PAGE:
CHICAGO -- When the White Sox are in town, Avisail Garcia shows up at U.S. Cellular Field to rehab his surgically repaired left shoulder, but leaves before the game starts.
Watching is still too painful two months after surgery ended his season.
"I've been waiting for this for a long time," he said Tuesday. "I was with the Tigers, so I didn't have too much playing time there. So I came here to get a chance to play every day and then I got injured. It's tough, but just believing in God and getting strong in my shoulder."
The White Sox dealt for Garcia last season and inserted him as the everyday right fielder this season. But he dove for a ball during a game in Colorado on April 9 and tore up his shoulder.
He said he has yet to watch a replay of the play, but won't let it affect his aggressiveness.
"It's not going to change anything because that happened," he said. "That's baseball. Everything can happen, injuries. Everything happens. You've got to be more careful."
Perhaps what Garcia misses most is seeing what he could do batting behind White Sox rookie slugger Jose Abreu for a full season.
"Amazing," Garcia said. "He's got a lot of power. He's great in the field. He's got a great attitude, everything. He's good. I'm happy to have him here on the team and I can't wait to see what we can do together. Let's see what happens. Let's go."
Garcia, though, still has a long way to go before he gets to that point or even gets to the point where he can begin baseball activities, although he's still holding out hope that he might be able to return this season.
"The time they say, I've got another eight weeks," he said. "So maybe three more months?
"I feel great right now, but I can't swing because it's going to hurt. You have to rehab a lot to make it back."
Garcia doesn't want to declare himself out for the season, but it would take a miraculous recovery for the White Sox to even think about letting him play this season.
Even if everything goes perfect, the best-case-scenario is mid-September. But the shoulder still likely wouldn't be 100 percent, so there would be some risk. White Sox management would prefer to let him play winter ball and return healthy for Spring Training.
Rehabbing Jones excited about resuming throwing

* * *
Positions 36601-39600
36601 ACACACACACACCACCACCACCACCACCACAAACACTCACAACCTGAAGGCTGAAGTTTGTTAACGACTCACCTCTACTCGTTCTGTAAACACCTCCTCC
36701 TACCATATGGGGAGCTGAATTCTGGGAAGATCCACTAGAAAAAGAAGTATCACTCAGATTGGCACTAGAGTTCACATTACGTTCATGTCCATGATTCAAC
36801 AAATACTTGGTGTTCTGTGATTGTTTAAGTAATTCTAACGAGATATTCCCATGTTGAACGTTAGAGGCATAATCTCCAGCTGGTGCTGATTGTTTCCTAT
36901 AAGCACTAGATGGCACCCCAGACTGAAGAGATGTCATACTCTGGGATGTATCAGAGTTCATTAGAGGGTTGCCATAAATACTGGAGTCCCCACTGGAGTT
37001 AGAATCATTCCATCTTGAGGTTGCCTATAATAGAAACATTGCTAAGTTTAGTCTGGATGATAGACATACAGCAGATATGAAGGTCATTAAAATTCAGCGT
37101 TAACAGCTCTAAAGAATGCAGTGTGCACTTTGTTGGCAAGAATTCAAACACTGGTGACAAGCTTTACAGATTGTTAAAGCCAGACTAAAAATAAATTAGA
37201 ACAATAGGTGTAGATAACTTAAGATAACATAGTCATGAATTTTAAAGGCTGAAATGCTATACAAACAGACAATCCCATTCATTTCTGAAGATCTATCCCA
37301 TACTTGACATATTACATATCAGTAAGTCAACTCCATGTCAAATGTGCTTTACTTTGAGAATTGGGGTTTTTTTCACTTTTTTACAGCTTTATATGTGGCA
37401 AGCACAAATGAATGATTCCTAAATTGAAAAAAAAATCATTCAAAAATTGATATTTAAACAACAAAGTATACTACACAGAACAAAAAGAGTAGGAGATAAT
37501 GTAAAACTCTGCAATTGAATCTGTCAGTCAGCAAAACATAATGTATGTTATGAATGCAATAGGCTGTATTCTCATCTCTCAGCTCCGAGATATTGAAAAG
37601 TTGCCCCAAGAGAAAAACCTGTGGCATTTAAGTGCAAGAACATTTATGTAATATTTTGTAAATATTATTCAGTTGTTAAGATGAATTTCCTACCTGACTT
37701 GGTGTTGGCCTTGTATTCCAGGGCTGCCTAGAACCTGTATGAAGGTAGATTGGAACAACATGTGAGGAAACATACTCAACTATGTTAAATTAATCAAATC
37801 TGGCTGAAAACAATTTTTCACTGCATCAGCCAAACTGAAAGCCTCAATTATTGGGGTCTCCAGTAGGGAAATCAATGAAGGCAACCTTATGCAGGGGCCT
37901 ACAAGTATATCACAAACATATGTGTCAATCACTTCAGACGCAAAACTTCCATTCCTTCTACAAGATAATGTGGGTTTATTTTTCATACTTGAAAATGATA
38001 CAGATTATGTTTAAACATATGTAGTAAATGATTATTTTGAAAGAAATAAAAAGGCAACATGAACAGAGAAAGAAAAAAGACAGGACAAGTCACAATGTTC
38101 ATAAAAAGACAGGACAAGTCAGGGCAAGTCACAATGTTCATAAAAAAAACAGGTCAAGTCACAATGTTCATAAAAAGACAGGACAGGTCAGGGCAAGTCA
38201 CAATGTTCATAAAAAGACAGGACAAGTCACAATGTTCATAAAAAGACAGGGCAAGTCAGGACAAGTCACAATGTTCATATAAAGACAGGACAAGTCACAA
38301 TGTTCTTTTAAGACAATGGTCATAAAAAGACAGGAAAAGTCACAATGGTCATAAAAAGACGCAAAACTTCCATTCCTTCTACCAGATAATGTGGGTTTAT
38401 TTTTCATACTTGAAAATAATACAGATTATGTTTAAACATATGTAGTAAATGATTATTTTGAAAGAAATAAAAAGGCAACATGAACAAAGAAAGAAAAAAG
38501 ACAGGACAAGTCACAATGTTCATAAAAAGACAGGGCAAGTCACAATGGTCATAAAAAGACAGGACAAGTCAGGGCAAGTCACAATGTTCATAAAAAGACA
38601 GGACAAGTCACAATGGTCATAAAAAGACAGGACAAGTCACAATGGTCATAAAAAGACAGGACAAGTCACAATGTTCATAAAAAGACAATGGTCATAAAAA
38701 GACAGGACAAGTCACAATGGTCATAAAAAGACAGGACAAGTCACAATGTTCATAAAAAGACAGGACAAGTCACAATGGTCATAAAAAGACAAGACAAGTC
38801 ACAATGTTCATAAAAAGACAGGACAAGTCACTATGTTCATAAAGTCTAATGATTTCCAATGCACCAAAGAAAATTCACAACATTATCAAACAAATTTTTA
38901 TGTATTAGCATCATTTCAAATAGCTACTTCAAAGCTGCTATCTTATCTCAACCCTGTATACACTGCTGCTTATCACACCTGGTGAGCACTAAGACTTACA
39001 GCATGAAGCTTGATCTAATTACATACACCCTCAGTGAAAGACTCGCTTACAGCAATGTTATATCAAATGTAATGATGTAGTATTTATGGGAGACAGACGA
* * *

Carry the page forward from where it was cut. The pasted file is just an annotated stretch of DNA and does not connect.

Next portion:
CHICAGO -- After having back surgery a month ago, right-hander Nate Jones said the first part of his rehab was just getting back to being a regular person and be able to move freely without pain.
Jones has achieved that status and threw a baseball for the first time on Monday.
"I'm feeling pretty good, especially after yesterday," Jones said Tuesday. "I got to go out there and toss a little bit. That made me feel like a part of the team. I'm excited about that.
"Yesterday, I tossed from about 50 or 60 feet, and I think today we get to toss a little farther, maybe 70, 75 feet. We'll just take a day at a time."
Jones was able to get his throwing in Tuesday before Tuesday's game against the Tigers was postponed. He tossed the ball for about five minutes on the field in front of the White Sox dugout.
Jones has a long way to go before he'll be ready to join the bullpen, but he's confident he'll pitch this season and is just happy the process has started.
"We're still taking it day by day," he said. "Go out there and do the stretch and tossing, do a little activity and see how it reacts the next day and go from there."
Ventura recalls Welch's intensity on the mound
CHICAGO -- White Sox manager Robin Ventura remembers facing former Major League pitcher Bob Welch, but doesn't have many fond memories.
"He was a tough pitcher, man," Ventura said of Welch, who died Tuesday at 57. "He threw hard. Those [Oakland A's] teams they had back then, they had a staff. They had a great offense. But you saw him, Dave Stewart. They were tough competitors. He just never really gave an inch as far as throwing what he thought he had to throw.
"He was a great pitcher when he came up with the Dodgers, too. I didn't really know him that well, but I know a lot of people have a high regard for him."
Ventura was asked if he remembered the famous World Series confrontation between Welch and Reggie Jackson in 1978.
"Yeah," Ventura said. "He was young and nobody liked the Yankees back then. They do now though, right? No? You don't like them? He was a young pitcher, Reggie was the villain. I remember he struck him out."
John Jackson is a contributor to MLB.com. This story was not subject to the approval of Major League Baseball or its clubs.